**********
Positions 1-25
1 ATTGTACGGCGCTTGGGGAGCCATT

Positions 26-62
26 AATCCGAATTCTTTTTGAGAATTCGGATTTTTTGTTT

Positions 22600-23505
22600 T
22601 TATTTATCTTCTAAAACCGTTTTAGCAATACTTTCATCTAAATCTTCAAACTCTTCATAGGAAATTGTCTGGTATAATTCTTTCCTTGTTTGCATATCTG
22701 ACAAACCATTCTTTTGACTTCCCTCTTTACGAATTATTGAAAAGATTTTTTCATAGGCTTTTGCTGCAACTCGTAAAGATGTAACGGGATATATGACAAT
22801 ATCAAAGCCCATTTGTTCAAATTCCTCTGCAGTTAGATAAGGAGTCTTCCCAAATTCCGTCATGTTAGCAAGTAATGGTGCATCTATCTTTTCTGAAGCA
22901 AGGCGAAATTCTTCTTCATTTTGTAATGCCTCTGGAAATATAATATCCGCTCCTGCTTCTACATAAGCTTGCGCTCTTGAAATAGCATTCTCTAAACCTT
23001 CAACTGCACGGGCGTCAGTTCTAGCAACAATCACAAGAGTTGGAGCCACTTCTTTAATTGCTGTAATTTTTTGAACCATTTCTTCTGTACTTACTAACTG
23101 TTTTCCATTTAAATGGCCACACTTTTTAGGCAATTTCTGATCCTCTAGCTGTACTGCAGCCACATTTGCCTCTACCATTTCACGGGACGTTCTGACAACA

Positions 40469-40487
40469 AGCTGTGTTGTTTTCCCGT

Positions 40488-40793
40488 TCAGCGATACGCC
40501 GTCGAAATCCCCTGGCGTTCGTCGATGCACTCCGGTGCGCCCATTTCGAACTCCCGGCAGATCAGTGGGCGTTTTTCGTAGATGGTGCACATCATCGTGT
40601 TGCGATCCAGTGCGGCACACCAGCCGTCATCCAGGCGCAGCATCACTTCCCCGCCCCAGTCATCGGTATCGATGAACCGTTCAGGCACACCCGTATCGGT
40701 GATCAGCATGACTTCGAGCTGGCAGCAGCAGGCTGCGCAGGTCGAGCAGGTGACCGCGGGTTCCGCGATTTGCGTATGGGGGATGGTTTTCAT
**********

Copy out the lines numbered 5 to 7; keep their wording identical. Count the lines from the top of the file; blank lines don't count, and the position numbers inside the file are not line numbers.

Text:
Positions 22600-23505
22600 T
22601 TATTTATCTTCTAAAACCGTTTTAGCAATACTTTCATCTAAATCTTCAAACTCTTCATAGGAAATTGTCTGGTATAATTCTTTCCTTGTTTGCATATCTG